Long before Jeff Bezos told Charlie Rose that drones would be delivering our Amazon packages, Dominos was showing how they could transport pizza.
And here is the Amazon “Prime Air” version of a drone delivery:
The drone delivery initiative, though, might be led by Chinese firms like SF Express that have fewer regulatory constraints than US businesses. During July, a Shanghai bakery did several drone cake deliveries but was told to stop because they did not have the appropriate permissions from the police and civil aviation authorities. Their vehicles were able to lift up to 6.6 pounds and fly as high as 328 feet. Not quite precise, they could deliver within 2 meters of their target.
As for some down-to earth analysis about when Amazon can start its deliveries, the first hurdle is the FAA. Saying drones lack “detect, sense and avoid” technology, the FAA will start to consider rules for unmanned aerial vehicles in 2015. I wonder also how they will control theft and hijackers and rain.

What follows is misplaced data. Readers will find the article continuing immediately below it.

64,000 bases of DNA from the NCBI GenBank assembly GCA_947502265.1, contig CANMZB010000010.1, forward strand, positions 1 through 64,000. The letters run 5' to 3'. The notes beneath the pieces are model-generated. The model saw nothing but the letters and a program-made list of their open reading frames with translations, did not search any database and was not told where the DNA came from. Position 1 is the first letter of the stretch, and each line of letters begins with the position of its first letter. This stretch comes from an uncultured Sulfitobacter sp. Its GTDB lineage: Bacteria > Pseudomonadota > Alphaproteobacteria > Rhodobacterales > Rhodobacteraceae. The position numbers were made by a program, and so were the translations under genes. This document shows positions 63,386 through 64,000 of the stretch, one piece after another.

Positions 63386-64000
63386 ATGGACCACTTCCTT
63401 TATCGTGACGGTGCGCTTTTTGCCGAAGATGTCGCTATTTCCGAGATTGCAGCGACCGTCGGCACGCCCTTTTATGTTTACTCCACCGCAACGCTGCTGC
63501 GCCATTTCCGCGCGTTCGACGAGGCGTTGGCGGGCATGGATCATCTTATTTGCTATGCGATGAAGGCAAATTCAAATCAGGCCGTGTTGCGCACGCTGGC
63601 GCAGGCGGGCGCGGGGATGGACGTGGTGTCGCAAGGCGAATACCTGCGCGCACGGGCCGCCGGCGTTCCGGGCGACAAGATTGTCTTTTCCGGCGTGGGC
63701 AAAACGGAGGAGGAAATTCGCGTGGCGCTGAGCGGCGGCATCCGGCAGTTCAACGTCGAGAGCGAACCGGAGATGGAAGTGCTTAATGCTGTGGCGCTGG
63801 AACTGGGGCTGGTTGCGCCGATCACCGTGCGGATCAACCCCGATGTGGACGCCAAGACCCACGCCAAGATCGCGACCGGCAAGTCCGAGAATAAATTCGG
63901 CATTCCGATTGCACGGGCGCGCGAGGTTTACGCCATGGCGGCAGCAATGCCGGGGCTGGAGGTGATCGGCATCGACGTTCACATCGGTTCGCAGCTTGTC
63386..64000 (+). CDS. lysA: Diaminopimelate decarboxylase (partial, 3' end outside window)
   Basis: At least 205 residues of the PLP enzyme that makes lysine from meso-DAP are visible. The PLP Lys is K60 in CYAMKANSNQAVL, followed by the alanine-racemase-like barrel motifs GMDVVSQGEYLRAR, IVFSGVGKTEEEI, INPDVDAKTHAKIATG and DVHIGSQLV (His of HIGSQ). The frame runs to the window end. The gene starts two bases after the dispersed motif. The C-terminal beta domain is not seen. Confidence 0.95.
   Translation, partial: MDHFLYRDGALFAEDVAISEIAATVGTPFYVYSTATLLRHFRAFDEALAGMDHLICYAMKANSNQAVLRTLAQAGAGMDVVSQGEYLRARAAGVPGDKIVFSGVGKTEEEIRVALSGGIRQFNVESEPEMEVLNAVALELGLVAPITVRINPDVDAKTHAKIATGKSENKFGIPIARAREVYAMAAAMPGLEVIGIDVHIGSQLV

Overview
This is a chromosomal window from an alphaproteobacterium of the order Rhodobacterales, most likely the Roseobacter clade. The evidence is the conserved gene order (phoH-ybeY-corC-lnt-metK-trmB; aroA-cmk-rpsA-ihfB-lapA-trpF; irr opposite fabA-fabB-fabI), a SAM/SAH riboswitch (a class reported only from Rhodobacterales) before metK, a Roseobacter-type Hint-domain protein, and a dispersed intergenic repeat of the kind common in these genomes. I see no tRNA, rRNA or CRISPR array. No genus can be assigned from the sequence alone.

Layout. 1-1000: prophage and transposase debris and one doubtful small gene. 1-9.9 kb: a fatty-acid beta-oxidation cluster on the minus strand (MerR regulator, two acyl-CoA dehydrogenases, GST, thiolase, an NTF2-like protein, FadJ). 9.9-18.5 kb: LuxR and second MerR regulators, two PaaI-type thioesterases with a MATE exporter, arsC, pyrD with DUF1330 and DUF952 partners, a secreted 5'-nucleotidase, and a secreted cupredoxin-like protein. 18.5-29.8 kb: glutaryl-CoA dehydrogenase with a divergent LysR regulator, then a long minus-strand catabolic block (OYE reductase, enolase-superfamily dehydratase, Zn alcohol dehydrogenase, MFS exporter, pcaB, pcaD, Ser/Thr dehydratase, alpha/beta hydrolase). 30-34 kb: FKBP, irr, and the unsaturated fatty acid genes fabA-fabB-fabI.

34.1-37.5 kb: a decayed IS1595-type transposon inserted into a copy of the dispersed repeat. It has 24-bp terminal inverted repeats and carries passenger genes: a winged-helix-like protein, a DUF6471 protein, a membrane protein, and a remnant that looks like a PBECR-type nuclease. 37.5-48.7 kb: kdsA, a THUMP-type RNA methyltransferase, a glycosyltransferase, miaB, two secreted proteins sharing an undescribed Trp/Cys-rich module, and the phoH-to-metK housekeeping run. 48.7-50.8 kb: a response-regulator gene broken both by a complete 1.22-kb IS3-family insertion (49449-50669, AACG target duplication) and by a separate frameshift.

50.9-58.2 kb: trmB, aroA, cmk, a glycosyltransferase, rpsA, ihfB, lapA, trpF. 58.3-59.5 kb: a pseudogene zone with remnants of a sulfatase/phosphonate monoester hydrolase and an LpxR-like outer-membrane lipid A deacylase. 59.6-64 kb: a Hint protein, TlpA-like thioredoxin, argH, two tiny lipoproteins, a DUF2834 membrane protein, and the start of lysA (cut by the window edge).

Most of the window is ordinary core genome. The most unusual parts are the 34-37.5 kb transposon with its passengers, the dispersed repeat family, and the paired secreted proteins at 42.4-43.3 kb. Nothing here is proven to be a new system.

Of course, whether from a drone or a bicycle, the actual delivery issue is speed. Online retailers want to create instant gratification by getting packages to their customers immediately. And then, as one tech analyst explained, “If you can get goods to people in a near-instantaneous fashion, it removes any need to go to the store.”
Or maybe we are really talking about creative destruction and Joseph Schumpeter. When drones take over deliveries, the demise of FedEx, UPS and the USPS cannot be far behind.
Sources and Resources: After 60 Minutes, countless articles on drones appeared but I especially enjoyed the LA Times discussion and, as always, recommend Quartz’s insights. As for Schumpeter, econlib has a good summary of creative destruction. And here, econlife has more on drones.